Culture Miscellany


MISANTHROPE: noun – A hater of humankind; a person who distrusts people and avoids their company. (The New Shorter Oxford English Dictionary).

If you think I’m trotting out this lovely word to hurl at Ann Coulter or John Ashcroft, think again. I’m talking about me. Actually, I’m a closet misanthrope because I can, if needed, function in society as if I adore my fellow humans. In fact, I sometimes do. But usually, I don’t. I find many people (not quite most people, but close) to be arrogant, self-absorbed, stupid, unnecessary, vapid, culturally insipid, dangerously indecisive, and/or loud.

Why do I bring this unpleasant subject up? Because today I’ve had a day in which I reached out and embraced the pleasures of strangers. I walked my pups, Woody and Darwin, over to Noe Valley, a mostly white, upper-middle class neighborhood peppered with Asian-Americans. Don’t think many blacks or Latinos live in this neck of the wood, but I’d never stoop to a sweeping generalization (!), so let’s just say that if they’re there, they’re outnumbered by an order of magnitude. Mostly thirtysomething families and their baby strollers, middle-aged professional queers basking in their parity with white hetero families, and, like, six artists. Why would I spend any time with my pups in such a place? Because on a beautiful day, no one seems bland or hateful. Don’t you love that about sunny days? They make even the most moronic people seem like creatures worth saving from a nuclear holocaust.

So, Woody, Darwin, and I walked from Bernal Heights to Noe Valley and sat on a brick stoop outside of a bank. The bank sits at the busy intersection of 24th St. and either Noe or Castro (I think it’s Castro). Hundreds of people were out today, walking their squawking kids, but mostly blathering on their cell phones, dissing the world from within their happy little telecom bubbles (I have a cell phone; I’m slamming not the devices and their usefulness, but their influence on the public manners of those who use them indiscriminately. For my money, it’s a bit like nosepicking — everyone does it, but do we all have to watch, or, for God’s sake, listen?)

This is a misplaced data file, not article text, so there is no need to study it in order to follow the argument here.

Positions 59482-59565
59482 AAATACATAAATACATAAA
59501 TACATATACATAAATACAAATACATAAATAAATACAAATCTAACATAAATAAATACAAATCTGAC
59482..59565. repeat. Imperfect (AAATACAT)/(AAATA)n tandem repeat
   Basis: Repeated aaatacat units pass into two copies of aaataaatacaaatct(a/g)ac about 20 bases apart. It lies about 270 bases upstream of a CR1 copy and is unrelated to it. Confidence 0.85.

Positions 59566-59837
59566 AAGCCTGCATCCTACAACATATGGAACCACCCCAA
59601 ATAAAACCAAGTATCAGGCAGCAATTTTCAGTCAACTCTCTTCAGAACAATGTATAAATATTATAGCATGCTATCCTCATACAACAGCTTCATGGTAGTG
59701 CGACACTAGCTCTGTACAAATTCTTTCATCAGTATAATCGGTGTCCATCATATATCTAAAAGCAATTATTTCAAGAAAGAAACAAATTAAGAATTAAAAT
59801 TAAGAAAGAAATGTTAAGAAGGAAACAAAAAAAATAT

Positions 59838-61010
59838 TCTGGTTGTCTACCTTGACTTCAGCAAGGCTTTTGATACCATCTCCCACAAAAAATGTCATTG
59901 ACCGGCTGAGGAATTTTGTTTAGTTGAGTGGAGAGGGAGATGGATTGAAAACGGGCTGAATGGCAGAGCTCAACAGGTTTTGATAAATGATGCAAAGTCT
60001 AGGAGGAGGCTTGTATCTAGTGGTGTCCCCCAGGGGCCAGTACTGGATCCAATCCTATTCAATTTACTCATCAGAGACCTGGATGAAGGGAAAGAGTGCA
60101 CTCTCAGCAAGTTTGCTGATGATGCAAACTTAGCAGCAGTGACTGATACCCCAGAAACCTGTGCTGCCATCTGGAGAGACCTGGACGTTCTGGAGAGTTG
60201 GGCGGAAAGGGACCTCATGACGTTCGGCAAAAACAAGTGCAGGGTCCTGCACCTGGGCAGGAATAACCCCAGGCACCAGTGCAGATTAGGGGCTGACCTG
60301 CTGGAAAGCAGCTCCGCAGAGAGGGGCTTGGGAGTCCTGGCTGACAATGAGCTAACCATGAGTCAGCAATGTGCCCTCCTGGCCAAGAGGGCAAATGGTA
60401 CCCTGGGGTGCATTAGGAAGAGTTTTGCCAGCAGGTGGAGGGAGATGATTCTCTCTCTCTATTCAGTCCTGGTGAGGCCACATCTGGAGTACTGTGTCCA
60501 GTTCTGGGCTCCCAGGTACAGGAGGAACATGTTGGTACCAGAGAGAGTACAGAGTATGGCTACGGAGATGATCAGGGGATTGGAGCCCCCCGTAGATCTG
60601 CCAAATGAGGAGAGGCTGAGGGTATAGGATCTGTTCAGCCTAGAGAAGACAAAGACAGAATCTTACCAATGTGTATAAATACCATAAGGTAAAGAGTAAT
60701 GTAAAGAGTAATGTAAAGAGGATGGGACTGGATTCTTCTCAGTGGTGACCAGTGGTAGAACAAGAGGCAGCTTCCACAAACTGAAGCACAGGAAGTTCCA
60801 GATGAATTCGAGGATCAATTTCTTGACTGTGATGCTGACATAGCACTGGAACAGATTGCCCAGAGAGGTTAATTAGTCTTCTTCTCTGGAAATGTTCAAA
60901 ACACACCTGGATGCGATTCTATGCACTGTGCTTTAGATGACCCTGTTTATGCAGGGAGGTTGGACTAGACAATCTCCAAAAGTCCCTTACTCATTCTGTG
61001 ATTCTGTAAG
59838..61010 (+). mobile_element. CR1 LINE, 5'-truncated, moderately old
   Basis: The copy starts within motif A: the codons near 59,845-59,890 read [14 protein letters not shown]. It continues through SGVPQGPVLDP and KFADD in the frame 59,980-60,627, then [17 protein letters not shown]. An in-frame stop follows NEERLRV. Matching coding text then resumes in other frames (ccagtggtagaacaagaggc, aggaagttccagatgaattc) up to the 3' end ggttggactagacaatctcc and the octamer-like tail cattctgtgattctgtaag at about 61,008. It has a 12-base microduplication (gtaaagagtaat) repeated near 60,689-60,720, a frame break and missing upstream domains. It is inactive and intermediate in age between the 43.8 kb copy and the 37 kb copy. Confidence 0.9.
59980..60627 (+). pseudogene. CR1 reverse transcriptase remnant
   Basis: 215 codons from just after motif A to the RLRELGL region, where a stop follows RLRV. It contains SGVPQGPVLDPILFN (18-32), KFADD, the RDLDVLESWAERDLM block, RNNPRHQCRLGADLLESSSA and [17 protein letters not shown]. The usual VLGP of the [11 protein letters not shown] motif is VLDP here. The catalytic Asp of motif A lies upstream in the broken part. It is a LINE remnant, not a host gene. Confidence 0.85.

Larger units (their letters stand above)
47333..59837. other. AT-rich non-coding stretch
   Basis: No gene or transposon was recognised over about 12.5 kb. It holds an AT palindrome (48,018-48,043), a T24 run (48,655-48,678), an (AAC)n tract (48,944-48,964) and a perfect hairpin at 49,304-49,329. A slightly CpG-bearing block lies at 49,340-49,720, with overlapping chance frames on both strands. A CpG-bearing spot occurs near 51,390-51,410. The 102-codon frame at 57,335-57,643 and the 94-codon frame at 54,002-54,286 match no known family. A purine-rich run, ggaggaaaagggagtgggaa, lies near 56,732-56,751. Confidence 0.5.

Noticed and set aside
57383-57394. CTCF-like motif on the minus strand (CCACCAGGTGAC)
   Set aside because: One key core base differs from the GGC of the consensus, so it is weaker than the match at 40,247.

During that 45-minute squat, we met a guy named Rob, a hungover musician walking his friend’s dog. Rob was cute and he had on terrific cotton knit pants with vertical stripes. He also wore some kind of satin blouse with aviator lapels. We chatted while the dogs played with each other. I didn’t hate him. In fact, I was attracted to his “look.” He was an open guy, inquisitive and unaware that inside me lives a mean, small beast. This kind of chemistry with people always makes me feel the need to blow down the defenses against other people’s stupidity and revel in the contact. We had fun…just talking. Every other man, woman, and child that passed had to stop and say hello to the pups. Usual empty banter: “They’re so cute.” “How old are they?” “Brother and sister?” (Woody and Darwin are both males) Since bringing the boys home a year and a half ago, I’ve answered these same questions over and over and over and over and over again. Maybe someone who’s wittier and more worried about it might come up with some kind of creative response. I find the exchanges a drag.

The “wife” of a guy I recently stopped dating came by on her way to work. Lovely woman, I like her a lot. She and the guy I mentioned are married so she can continue living in this country. One of the bartenders of Wild Side West and her friend came by. We said hello, waved, and moved on. Clean, to the point. Recognize with a smile and an utterance and then keep on moving. No need to pretend that we’re other than bartender and patron, especially in bright sunlight during the middle of the day.

Some people stopped by to regale me with stories of their childhoods with beagles. That’s another thing I hear all the time. “I had a beagle when I was a kid.” Great. So did I. Do we now have something in common? Bore. Some of the tales were interesting, but I don’t find that strangers have anything meaty to say to each other, so I usually tune out and smile and nod my head (remember, as a closet misanthrope, I can leave people feeling like I give a shit).

The best part of the afternoon was walking home with my dogs trotting on either side of me. My companions. In silence, with only a few words to correct them, we floated through the warm breeze in a swathe of mobile solitude, passing by pedestrians as if they weren’t there. As if we had the whole world to ourselves, and all the peace and quiet that entails. I wondered if Pierre Boulle, when he wrote Planet of the Apes, had more in mind than social commentary. I wonder if he was thinking about how individuals who feel divorced from the society of which they are a part develop hostile relations with their own species, creating a palpable divide between monsters and men. (If I ever murder anyone, that previous sentence is going to go into my police file. Good. I edited out the word hostile and then put it back. Fuck you!)

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